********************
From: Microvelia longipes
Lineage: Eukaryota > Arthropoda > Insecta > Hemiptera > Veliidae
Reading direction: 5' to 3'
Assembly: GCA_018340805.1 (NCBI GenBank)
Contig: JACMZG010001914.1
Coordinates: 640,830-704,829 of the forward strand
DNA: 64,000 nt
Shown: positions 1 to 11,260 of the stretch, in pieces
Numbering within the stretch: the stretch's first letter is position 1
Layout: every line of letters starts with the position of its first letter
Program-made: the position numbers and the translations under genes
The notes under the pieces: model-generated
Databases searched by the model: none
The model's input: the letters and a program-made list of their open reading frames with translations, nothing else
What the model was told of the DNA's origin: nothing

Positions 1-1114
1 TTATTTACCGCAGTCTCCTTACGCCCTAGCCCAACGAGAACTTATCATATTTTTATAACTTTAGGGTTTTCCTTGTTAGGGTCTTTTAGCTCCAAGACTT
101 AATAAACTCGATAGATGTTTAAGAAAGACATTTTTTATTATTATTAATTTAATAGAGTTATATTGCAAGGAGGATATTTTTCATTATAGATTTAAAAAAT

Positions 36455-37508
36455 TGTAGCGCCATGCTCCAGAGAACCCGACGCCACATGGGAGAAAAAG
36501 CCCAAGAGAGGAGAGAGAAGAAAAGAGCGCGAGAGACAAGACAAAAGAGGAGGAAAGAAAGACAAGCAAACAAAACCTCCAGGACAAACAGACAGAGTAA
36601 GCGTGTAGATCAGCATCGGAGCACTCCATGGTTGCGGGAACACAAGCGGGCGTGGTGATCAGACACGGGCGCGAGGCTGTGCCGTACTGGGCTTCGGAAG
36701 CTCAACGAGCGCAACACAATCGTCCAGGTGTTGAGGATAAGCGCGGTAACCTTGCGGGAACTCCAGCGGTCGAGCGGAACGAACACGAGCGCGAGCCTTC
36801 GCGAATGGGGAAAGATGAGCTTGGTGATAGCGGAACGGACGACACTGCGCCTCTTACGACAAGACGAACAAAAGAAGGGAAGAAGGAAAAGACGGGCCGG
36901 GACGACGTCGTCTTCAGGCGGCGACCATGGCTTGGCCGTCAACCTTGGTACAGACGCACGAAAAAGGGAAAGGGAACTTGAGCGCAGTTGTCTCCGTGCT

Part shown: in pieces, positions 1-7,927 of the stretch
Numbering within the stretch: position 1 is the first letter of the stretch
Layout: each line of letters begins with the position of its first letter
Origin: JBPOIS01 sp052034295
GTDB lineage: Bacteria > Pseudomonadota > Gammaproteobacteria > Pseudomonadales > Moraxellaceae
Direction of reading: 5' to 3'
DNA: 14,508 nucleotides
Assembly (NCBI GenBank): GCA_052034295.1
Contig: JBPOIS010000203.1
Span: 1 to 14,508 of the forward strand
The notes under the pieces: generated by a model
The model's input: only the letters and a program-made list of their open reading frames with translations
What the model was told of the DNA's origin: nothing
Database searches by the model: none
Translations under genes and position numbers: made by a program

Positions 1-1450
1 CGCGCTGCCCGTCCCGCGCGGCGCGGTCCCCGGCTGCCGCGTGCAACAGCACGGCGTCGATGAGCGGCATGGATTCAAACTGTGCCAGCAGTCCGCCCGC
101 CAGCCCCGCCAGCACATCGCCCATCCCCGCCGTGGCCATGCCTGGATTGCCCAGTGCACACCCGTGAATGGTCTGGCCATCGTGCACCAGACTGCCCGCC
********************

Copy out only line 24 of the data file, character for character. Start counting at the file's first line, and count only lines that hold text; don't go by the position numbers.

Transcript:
36801 GCGAATGGGGAAAGATGAGCTTGGTGATAGCGGAACGGACGACACTGCGCCTCTTACGACAAGACGAACAAAAGAAGGGAAGAAGGAAAAGACGGGCCGG